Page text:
US News & World Report,

Princeton Review,


Washington Monthly,

Wall Street Journal,

Business Week, and

If that isn't a reliable list, then I don't know what else could possibly be reliable or relevant. For the claim that BYU is the largest religious institution, I think we need to understand that EVERY University is playing by their own rules. ElKevbo cited Liberty University as being bigger, but a cursory glance at their page shows that they include online enrollment in their statistics--something that BYU and many other institutions do not do. I actually called the BYU stats department to find out why this was, and was told that it was because it is not a Federal requirement. Not to say that it is against the guidelines, but it is not required either. So those other religious institutions are (fairly) gaming the system. Boots on the ground, BYU is far larger. I did go back and make reference to BYU's online program in general, because there are places where its programs are spoken of in broad terms. From what I can tell, if BYU were to take the time to publish the numbers, it might very well blow its competition out of the water in the Virtual Realm as well. Playerpage (talk) 21:17, 20 April 2015 (UTC)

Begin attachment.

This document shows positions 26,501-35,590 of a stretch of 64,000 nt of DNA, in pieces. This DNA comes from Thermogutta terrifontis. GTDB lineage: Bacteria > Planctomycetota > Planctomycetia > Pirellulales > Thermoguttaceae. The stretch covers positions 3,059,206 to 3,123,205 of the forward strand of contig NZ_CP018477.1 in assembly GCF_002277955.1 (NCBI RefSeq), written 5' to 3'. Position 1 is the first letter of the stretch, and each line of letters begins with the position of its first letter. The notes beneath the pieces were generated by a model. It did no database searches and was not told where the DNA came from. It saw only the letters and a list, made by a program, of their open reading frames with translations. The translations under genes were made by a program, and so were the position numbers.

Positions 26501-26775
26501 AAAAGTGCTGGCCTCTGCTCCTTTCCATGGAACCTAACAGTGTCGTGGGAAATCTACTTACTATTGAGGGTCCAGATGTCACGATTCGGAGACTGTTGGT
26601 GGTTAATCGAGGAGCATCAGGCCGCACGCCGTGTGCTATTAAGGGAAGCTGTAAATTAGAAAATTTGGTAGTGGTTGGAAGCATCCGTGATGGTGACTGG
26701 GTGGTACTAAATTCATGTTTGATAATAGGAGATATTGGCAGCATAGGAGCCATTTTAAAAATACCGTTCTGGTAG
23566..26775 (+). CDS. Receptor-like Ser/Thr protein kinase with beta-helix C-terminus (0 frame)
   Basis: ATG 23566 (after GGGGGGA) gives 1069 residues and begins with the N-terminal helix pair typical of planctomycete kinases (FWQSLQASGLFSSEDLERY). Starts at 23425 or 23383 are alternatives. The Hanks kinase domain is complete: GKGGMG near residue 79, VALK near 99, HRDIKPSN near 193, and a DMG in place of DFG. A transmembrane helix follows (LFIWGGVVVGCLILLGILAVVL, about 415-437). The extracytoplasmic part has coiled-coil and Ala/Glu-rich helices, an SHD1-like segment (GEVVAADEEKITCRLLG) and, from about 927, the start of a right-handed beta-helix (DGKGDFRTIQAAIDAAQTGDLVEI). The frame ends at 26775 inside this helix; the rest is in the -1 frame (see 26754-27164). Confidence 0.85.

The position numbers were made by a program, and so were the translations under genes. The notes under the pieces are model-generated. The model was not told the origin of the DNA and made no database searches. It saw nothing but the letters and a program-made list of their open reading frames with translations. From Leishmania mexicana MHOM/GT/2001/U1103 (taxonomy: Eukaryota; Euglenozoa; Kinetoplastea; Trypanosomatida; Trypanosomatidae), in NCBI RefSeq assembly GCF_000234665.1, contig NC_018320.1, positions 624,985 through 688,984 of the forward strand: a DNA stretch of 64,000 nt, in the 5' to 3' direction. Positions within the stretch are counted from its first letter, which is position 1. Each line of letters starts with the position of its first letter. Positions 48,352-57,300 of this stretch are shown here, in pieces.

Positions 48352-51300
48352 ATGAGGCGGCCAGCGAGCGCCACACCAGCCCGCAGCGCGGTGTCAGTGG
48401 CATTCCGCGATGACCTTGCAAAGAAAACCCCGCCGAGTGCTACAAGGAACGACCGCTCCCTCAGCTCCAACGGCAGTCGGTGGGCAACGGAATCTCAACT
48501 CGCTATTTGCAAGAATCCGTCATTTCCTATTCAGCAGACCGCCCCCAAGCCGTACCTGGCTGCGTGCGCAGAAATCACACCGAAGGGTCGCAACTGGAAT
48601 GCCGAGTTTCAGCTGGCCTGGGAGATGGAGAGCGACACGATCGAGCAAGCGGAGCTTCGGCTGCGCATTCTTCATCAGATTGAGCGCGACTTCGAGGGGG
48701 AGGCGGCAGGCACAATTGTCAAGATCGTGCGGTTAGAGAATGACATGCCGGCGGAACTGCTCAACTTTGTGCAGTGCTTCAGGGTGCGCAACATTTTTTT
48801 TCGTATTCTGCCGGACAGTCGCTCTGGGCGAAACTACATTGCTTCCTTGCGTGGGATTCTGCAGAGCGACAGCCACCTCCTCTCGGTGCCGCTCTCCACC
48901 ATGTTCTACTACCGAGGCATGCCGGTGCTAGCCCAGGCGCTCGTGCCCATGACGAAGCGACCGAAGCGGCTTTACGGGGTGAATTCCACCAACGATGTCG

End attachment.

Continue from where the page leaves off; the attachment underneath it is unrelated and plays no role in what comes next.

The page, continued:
marriage average isn't updated and probably wrong[edit]

1)It doesn't make much sense that the women's national marriage average is 27 and the men average is 25, That should be double checked.

2) aside of that it is unclear if the national maiden age is talking about the US or just Utah. It is also not mentioned when this servery was done. The average probably changes all the time, so you should put the date this research was done.

3) There are plenty of different respectable sources that give different ages and I'm not sure Wikipedia has the right facts.

please take care of this issue. thank you anyway. — Preceding unsigned comment added by (talk) 07:49, 23 April 2014 (UTC)

Merge proposal: Inscape (journal) to Brigham Young University[edit]

Inscape (journal) has been tagged for notability for over six years and is likely to be deleted. However, it could be potentially useful as a merge and redirect. Boleyn (talk) 13:27, 24 August 2014 (UTC)

As there has been no objection, I will merge now. Boleyn (talk) 13:28, 7 January 2015 (UTC)

Well, 10 hours later it was deemed not notable enough and removed. Then why hasn't the original article, which now is a useless redirect, been deleted? --Xario (talk) 17:58, 9 July 2015 (UTC)

External links modified[edit]

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N Archived sources still need to be checked